It is illegal to print an indecent article under the Obscene Publications Act of 1959. The effect of an obscene article is to deprave and corrupt those who are likely to read, see, or hear the matter included or embodied in the piece. Circulation, exhibiting, playing, or projecting the article, or data transmission are all examples of publishing.

1986 Public Order Act

Using threatening, abusive, or insulting words, behaviour, writing, or other visual representations likely to cause harassment, alarm, or distress within the hearing or sight of a person is a crime under section 5 of the Public Order Act 1986. This offence could apply to cyberbullying when the camera or video functionality now found on the vast majority of mobile phones is used to cause harassment, alarm, or distress.

The Computer Misuse Act of 1990

The Computer Misuse Act of 1990 regulates the usage of computers. If someone hacks into the victim’s internet accounts or personal computer as part of cyberbullying, they may be committing an offense under this legislation..

Cyberbullying in the Workplace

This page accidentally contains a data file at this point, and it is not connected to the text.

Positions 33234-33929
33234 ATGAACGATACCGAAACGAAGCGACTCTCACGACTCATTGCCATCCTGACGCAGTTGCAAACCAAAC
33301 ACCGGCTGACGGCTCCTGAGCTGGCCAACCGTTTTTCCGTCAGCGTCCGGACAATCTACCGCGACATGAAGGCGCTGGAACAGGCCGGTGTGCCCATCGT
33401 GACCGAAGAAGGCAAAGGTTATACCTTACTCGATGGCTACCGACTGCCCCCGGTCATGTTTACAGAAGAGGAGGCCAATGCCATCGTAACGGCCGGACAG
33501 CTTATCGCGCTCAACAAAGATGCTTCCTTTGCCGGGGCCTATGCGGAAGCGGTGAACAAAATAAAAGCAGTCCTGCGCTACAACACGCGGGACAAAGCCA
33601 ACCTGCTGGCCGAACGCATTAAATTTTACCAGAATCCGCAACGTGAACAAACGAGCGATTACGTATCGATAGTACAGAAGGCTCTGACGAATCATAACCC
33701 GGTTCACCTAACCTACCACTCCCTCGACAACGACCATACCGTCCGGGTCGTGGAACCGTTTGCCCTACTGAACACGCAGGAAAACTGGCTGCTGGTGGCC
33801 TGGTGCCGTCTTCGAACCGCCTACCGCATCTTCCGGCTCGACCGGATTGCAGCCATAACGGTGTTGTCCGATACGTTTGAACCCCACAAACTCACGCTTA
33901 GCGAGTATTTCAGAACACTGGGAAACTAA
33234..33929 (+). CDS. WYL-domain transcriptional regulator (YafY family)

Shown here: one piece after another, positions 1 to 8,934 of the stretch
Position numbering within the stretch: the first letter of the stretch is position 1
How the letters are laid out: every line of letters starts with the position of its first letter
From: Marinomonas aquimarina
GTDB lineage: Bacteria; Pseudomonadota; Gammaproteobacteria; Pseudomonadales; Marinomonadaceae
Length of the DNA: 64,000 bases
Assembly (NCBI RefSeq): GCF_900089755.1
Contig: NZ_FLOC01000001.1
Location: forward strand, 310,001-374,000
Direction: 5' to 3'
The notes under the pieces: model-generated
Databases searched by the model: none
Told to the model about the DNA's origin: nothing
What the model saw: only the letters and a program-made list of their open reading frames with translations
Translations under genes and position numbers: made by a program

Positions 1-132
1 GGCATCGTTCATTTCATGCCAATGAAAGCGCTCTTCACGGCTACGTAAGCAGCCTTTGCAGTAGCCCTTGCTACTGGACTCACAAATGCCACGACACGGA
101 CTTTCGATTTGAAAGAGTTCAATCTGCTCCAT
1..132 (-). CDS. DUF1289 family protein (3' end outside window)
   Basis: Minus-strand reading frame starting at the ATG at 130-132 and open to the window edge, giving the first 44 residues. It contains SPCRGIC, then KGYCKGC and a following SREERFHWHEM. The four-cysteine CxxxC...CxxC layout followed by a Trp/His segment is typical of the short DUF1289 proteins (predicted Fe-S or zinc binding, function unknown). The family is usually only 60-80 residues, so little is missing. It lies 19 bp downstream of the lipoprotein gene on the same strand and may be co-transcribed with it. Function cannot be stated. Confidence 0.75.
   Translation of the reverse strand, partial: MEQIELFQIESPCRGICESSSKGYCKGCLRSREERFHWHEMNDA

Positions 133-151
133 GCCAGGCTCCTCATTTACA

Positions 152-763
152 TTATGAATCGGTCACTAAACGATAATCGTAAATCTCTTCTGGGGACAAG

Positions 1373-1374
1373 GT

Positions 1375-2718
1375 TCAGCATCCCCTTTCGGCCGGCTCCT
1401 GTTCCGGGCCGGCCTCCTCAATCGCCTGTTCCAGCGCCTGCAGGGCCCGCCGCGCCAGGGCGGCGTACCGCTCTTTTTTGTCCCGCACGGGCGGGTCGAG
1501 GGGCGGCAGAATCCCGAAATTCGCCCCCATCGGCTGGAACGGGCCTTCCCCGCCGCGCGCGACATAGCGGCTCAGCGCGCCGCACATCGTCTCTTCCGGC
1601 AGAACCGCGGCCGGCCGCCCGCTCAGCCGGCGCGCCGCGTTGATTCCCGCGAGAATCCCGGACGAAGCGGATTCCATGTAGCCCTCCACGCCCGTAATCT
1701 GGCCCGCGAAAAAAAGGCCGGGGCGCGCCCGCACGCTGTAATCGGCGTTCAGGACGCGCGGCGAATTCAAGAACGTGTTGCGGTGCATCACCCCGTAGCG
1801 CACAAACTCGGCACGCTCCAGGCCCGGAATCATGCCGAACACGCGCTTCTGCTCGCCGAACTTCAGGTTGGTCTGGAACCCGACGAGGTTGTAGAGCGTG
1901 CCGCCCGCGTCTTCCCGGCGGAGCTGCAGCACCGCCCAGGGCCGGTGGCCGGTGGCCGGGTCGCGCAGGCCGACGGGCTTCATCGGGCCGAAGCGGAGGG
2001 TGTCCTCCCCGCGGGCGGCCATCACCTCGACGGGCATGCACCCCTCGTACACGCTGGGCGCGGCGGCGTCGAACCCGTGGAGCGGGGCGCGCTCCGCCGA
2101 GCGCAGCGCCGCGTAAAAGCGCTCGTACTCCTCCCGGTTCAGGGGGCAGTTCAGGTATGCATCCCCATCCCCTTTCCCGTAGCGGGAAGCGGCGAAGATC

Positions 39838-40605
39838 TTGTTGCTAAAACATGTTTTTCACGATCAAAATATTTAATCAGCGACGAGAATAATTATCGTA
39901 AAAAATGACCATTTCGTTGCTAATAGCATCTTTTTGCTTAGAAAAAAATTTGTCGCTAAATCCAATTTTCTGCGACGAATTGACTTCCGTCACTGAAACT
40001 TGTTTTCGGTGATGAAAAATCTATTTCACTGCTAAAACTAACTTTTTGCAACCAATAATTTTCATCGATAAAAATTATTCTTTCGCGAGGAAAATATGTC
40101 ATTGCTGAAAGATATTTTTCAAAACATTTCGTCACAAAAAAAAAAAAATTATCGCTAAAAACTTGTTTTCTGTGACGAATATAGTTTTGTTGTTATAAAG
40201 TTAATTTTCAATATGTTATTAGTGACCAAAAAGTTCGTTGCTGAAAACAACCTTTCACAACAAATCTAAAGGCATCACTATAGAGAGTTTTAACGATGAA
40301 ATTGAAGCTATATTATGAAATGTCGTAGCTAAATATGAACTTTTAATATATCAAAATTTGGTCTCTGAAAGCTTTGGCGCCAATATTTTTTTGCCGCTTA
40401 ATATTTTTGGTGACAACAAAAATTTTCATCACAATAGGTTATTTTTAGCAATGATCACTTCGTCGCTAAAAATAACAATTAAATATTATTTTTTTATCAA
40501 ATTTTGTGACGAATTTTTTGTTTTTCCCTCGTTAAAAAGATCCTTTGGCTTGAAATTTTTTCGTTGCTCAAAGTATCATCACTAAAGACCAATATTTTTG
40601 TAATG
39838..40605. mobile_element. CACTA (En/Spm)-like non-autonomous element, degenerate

Bullying in the workplace is on the rise, particularly in the form of cyberbullying. One out of every five employees has been the victim of workplace bullying, which can lead to time away from work due to illness or stress. Bullying in the workplace is expected to cost UK companies £2 billion a year in lost productivity and sick pay, according to reports.

All employers have a duty of care under the Health and Safety at Work Act of 1974 to create a safe working environment for their employees. If an employee is subjected to cyberbullying at work while using the company’s computer equipment and infrastructure, the employer may be in violation of the Health and Safety at Work Act’s duty to safeguard employees.

How Can We Help?

At Levy & Co, we are well versed in all forms of criminal law. If you have been accused of committing an offense under this legislation, we are always happy to help. Online personas, gaming characters and avatars shroud a person’s identity online, and in many cases, this has been used to set people up for crimes they have not committed. Recently, cyber crime has been on the rise in the UK, and the This has changed the landscape when dealing with all forms of cyber crime and cyberbullying.

Levy & Co

I'm a content writer and blogger for Levy & Co Solicitors.